Incursion #2 Review: All That’s Unholy
Incursion #2 takes us deeper into the Deadside as Gilad tries to save Tama from almost certain death – and by extension, the entire Earth.
Story: Andy Diggle & Alex Paknadel
Script: Alex Paknadel
Art: Doug Braithwaite
Colors: Diego Rodriguez
Letters: Marshall Dillon
Publisher: Valiant Entertainment
Paknadel is doing what he does best in Incursion, and issue #2 starts building on the elegant groundwork issue #1 laid by taking the immediacy of Tama’s illness and sending Gilad on a delightfully weird quest to try and save her. The stakes are high – it’s only the fate of our entire world, after all – but Paknadel lavishes a lot of attention on the various traps and perils of the Deadside to make for a fun and engaging read. Amy the demon and the sarcastic undead guards in Virago’s keep are apt, light touches that keep Incursion from drowning under the weight of its lofty fantasy aims, and are just the right kicks of imaginative storytelling that keep this from being a standard sword-and-sorcery jaunt. However, there’s enough mystery here that the humor lands as the flavor element it’s supposed to be without cheapening Gilad’s desperate bid to cure Tama’s illness. Syntilla is a very compelling character, Virago’s an excellent operatic villain, and while it might be too early to predict (despite the direct reference to fatherhood in this issue), Paknadel appears to be doing something very heartfelt and lovely with kinship and vitality in this series that I’m entirely on board with.
Braithwaite’s work was great in the first issue, and the attention to detail he lavishes on all the creatures and realms of the Deadside is really something. The realism wall we hit in issue #1 is gone here because we’re dealing with a lot of otherworldly creatures, and Gilad seems more at home in these fantastical landscapes than he does on Earth. Issue #2 boasts a lot of visual interest: the demons are very aptly done, the double-page spread of Gilad chopping through Virago’s guards is Conan-esque in its detail and dynamism, down to the reflection of one desperate guard in Gilad’s pupil. Issue #1 cultivated a sense of unease that’s amplified here even as the book’s loaded with more direct action, and that’s down to Braithwaite’s phenomenal ability to structure an action scene as adeptly as a single pinch.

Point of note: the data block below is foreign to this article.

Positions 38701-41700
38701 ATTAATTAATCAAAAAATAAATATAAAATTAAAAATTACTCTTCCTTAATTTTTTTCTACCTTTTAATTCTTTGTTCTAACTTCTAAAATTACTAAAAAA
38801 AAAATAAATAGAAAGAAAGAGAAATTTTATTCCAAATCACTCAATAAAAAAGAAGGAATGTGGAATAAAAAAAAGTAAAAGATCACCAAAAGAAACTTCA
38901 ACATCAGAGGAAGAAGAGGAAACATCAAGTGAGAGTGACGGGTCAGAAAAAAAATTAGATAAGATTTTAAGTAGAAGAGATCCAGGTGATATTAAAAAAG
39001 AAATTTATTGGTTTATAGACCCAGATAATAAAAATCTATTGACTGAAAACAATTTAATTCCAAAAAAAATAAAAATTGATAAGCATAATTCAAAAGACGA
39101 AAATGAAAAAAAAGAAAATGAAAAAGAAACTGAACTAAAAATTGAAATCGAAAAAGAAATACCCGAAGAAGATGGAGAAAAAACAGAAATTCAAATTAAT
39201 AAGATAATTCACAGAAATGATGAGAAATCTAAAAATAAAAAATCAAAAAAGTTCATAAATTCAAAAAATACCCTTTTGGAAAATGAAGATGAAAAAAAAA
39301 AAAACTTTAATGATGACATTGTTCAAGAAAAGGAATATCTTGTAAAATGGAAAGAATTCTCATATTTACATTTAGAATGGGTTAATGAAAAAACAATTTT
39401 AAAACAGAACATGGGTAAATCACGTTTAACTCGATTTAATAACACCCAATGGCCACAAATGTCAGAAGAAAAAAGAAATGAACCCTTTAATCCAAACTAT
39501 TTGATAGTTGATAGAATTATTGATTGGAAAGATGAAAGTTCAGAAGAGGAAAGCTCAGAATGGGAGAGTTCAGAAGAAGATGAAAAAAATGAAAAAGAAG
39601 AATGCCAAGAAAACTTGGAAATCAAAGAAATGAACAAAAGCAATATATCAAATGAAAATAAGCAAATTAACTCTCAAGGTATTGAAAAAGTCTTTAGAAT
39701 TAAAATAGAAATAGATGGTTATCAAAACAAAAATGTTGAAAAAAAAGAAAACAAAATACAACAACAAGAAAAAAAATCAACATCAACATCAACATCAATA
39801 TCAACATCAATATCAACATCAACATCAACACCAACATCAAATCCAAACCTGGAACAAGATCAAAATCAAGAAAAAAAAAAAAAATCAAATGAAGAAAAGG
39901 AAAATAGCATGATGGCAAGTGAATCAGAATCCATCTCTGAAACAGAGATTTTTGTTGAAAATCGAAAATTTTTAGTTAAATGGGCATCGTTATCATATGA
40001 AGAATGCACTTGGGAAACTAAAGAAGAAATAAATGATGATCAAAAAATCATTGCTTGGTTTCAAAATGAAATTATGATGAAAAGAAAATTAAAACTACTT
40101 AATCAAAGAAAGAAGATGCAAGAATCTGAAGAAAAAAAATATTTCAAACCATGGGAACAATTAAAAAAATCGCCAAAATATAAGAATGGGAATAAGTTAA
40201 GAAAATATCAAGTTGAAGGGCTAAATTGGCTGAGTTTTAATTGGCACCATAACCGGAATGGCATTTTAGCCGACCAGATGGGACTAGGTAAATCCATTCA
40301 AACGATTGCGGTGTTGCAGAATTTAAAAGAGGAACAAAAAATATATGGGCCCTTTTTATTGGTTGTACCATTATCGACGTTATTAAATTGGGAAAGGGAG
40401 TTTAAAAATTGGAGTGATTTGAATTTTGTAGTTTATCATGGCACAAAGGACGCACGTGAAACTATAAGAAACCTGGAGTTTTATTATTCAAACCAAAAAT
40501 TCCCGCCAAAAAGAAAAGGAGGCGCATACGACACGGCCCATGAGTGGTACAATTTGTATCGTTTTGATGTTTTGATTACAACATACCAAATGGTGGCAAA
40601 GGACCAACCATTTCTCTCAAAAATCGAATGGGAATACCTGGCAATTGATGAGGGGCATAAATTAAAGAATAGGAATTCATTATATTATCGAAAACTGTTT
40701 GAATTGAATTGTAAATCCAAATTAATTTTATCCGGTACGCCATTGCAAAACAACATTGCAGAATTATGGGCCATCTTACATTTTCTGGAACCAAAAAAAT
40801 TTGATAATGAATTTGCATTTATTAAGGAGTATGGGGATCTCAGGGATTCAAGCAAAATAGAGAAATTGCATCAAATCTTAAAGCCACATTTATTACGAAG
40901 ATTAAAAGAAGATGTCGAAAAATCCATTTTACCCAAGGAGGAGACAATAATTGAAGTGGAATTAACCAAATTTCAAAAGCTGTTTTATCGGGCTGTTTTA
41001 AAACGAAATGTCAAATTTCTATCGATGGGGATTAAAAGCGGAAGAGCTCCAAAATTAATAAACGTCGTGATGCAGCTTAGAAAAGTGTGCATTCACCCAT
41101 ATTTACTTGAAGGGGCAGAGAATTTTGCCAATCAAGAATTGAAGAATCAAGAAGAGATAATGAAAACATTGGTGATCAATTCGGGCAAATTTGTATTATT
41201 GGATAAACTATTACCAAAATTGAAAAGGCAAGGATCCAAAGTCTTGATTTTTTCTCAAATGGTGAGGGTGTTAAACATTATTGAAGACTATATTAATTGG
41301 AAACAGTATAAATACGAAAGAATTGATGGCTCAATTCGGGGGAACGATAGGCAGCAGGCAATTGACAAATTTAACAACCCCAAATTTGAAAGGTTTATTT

As Braithwaite gets to spread his wings in this issue, so too does Rodriguez. The color palette that was so lovely and nuanced in issue #1 gets more overt variation, to great effect. There’s more to play with in terms of mood, and Rodriguez uses beautiful sea blues and purples to denote life just as adeptly as he employs pastel hellscape reds and sickly greens as Gilad draws closer to Virago. Choosing a pastel palette with watercolor texturing helps enhance Braithwaite’s incredible detail, and Rodriguez’s bold use of light adds an ethereal quality to even the darkest of moments in issue #2.
Dillon balances several different fonts and balloon and narrative box styles in this issue so that the comic remains readable with a lot of visual interest. The demons’ font is appropriately weird and sketchy without sacrificing any readability, and the black balloons are a nice contrast on the page. Dillon keeps speakers clear with colored narrative boxes at the beginning of the comic, and keeps with the subtle grey and and irregular balloon borders for Virago that were so striking in issue #1. There are a hell of a lot of sound effects as Gilad battles his way toward the center of the Deadside, and Dillon does them well on the page so they blend pretty effectively with Braithwaite’s art. The contrast is an enhancement instead of a deterrent, and that’s down to clever placement and unique styling.
With two issues to go, the fate of the Earth, Tama and Gilad’s moral center are all on the line, just as Virago’s time is running out. With so much at stake for both hero and villain, and with so much good craft at the helm, Incursion is bound to keep delighting to the end.
Incursion #2 drops this NCBD!